# Math wars: old vs. new: modern day Hatfield vs. McCoy: when traditionalists debate constructivists about math education.

When today's teachers attended school, they likely sat in desks arranged in neat rows, silently computing multiplication problems on a ditto sheet, practicing so often the answers became automatic. At home, their parents flashed cards in front of them--two times two is four, three times seven is 21--over and over again, until the right responses came quick and easy.

But, in classrooms across the country in savvy Manhattan and sleepy Wisconsin towns, rote computation has taken a back seat to problem solving and reasoning, reflecting a decade-old shift in mathematics instruction that has ignited academic debate and has befuddled parents. One camp says students should master the tried-and-true algorithms of traditional mathematics before they attempt higher-order problem solving. The other, often labeled "constructivist," believes that through group work and manipulatives, students can make sense of mathematics, uncovering ancient formulas and rules on their own.

In the constructivist program Connected Mathematics, for example, a teacher doesn't stand at the front of the classroom telling middle-schoolers that the area of a circle equals pi times the radius squared. Instead, students use scissors, glue and graph paper to determine that it takes just over three radius squares to fill the circle. The figure, more precisely, is 3.14, or pi. After the "guided discovery" session a teacher reconvenes the class and summarizes the lesson, making sure students have grasped the objective, says Jim Wolgehagen, secondary mathematics coordinator for the Plano, Texas, Independent School District, which adopted Connected Mathematics district wide in 1999.

The New-New Math

In Pittsburgh, Penn., students in an Everyday Mathematics program learn to add and multiply the "new-new" way: using manipulatives, fast-paced card games, "alternative algorithms" and other methods foreign to parents. One frustrated father told mathematics director Diane Briars: "Every night, I try to help my son with his homework. Every night, we argue. I tell him, you have to add on the right. He tells me there are other ways to do it."

Everyday Mathematics has led to a sharp increase in math competency among white and African-American students in the district, according to Briars, and, in 1999, the U.S. Department of Education named it one of the country's 10 exemplary and promising mathematics programs. But soon after, in a counterattack typical of the "math wars," 200 professionals, most of them university mathematicians, signed an open letter to then Education Secretary Richard Riley, warning that Every day Math, Connected Mathematics and the other selected programs had "serious mathematical shortcomings." Fearing the widespread acceptance of so-called "fuzzy math," they urged Riley to withdraw the recommendations.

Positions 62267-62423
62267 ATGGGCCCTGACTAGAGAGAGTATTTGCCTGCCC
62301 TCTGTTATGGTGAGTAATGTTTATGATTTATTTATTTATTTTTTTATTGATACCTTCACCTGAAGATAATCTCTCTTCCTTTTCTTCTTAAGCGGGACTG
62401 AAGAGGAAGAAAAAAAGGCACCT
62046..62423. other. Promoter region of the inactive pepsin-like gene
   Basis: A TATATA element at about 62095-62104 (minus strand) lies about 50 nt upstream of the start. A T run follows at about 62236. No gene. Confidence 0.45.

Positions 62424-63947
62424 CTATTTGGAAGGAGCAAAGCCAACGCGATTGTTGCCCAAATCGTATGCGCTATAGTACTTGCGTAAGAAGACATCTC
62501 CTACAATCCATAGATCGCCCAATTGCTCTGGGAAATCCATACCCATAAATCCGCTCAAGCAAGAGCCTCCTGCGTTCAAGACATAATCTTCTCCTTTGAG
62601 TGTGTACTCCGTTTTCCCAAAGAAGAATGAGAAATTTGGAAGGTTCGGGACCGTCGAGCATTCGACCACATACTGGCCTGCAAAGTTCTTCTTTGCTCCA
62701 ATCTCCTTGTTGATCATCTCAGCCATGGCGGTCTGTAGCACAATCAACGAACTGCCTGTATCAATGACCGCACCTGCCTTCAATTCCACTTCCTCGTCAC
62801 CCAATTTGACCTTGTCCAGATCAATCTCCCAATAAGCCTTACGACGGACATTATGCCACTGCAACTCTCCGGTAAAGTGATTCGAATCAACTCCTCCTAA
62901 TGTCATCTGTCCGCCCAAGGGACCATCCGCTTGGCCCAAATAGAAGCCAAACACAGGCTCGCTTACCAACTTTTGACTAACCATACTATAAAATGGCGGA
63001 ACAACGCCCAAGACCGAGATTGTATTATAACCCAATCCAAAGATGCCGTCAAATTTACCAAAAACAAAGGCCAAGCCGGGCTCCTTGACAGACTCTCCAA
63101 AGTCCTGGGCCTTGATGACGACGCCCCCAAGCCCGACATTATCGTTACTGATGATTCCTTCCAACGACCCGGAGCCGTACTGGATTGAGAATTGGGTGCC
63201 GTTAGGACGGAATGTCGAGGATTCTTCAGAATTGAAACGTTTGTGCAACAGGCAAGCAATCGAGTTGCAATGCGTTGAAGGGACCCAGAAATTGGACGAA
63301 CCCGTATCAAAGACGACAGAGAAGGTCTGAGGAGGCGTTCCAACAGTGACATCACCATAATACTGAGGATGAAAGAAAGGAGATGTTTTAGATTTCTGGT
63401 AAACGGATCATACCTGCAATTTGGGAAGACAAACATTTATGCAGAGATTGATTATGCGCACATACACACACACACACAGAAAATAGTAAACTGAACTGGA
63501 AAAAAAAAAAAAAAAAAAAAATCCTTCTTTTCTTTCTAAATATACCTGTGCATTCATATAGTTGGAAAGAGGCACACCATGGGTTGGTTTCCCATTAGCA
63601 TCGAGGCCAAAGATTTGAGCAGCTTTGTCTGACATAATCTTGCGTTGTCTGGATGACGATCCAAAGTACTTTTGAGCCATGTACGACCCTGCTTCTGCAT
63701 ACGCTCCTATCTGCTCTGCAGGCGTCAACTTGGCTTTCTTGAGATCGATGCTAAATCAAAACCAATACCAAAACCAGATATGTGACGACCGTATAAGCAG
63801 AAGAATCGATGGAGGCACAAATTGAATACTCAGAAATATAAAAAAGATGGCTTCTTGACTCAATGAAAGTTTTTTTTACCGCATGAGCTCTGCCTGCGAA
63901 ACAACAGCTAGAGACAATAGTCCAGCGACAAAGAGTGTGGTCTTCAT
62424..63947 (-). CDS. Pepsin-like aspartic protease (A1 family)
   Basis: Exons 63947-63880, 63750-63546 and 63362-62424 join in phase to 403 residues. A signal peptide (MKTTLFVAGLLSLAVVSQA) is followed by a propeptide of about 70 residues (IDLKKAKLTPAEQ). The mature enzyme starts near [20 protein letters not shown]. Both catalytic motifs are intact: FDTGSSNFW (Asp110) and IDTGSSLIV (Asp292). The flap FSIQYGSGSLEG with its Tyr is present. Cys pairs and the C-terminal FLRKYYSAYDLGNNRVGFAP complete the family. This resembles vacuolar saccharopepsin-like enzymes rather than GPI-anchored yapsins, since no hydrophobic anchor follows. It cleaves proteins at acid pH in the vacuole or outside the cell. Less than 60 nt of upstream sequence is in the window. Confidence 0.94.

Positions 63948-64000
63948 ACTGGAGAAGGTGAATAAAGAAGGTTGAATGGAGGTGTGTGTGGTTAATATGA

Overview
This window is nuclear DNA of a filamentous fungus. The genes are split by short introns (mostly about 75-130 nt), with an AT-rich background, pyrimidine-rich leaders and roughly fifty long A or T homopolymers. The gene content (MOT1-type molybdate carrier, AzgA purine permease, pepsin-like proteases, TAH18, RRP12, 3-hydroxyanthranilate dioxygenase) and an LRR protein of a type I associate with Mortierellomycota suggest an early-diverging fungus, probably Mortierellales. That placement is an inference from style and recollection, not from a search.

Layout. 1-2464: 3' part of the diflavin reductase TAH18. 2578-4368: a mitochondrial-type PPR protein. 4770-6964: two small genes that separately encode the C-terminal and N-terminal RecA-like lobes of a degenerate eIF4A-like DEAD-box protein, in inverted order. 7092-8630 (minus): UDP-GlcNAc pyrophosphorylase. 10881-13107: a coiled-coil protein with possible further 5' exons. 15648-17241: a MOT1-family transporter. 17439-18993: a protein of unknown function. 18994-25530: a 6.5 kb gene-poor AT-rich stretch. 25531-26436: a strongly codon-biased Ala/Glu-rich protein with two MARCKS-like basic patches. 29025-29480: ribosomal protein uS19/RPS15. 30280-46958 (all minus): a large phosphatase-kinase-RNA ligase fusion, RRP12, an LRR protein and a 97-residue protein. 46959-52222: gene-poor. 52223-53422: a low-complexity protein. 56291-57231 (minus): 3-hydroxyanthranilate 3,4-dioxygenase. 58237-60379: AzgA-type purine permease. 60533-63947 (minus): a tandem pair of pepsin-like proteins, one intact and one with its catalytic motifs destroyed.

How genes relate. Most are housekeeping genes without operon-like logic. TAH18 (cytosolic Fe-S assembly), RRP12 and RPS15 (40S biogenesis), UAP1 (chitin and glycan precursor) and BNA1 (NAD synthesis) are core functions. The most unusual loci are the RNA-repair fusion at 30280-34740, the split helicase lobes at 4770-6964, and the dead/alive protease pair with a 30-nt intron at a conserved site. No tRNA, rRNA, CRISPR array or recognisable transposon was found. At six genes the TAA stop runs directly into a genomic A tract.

The "math wars" have visited Palo Alto, Calif., Lincoln, Mass., and other well-educated communities across the country, often around the time of new textbook adoptions. The first round was fired in 1995, when California parent Michael McKeown, now a professor of medical science at Brown University, helped found a Web site called Mathematically Correct. The cyberspace consortium--made up mostly of parents trained as scientists, engineers and statisticians--worried that the team work and discovery learning encouraged in their kids' mathematics classes were pushing basic skills out the door. "We saw mathematics courses coming into our schools that were highly touted, that they said were going to teach our kids concepts and creative thinking," McKeown says. "But when we looked at the content, it was watered down."

In recent years, California has rewritten its state standards, adopted new textbooks, poured significant dollars into staff development, and stepped back from the contested curriculum it adopted in the early 1990s, according to Tom Lester, a mathematics consultant for the California State Department of Education. The curriculum, considered cutting-edge at the time, was based on a set of standards issued by the National Council of Teachers of Mathematics in 1989. Critics have blamed NCTM standards for opening the door to a math that considered precise answers less important than the thought processes students use to "construct" and discover mathematical concepts.

One critic, Arizona-based author/educator Elaine McEwan, says the NCTM standards threw "the baby out with the bathwater" by expecting students to make sense of abstract concepts without an adequate foundation of skills. "What you have is the equivalent of whole reading, where you don't teach kids decoding or grammar or phonics, you just throw them into a book," McEwan says. "I think constructivist learning is fabulous when you have some knowledge, some concepts, some understanding, but when you turn kids loose to constructivist math and you haven't taught them any of the basics, you have chaos. I'm afraid that in classrooms that are doing the NCTM math, there is more activity than achievement."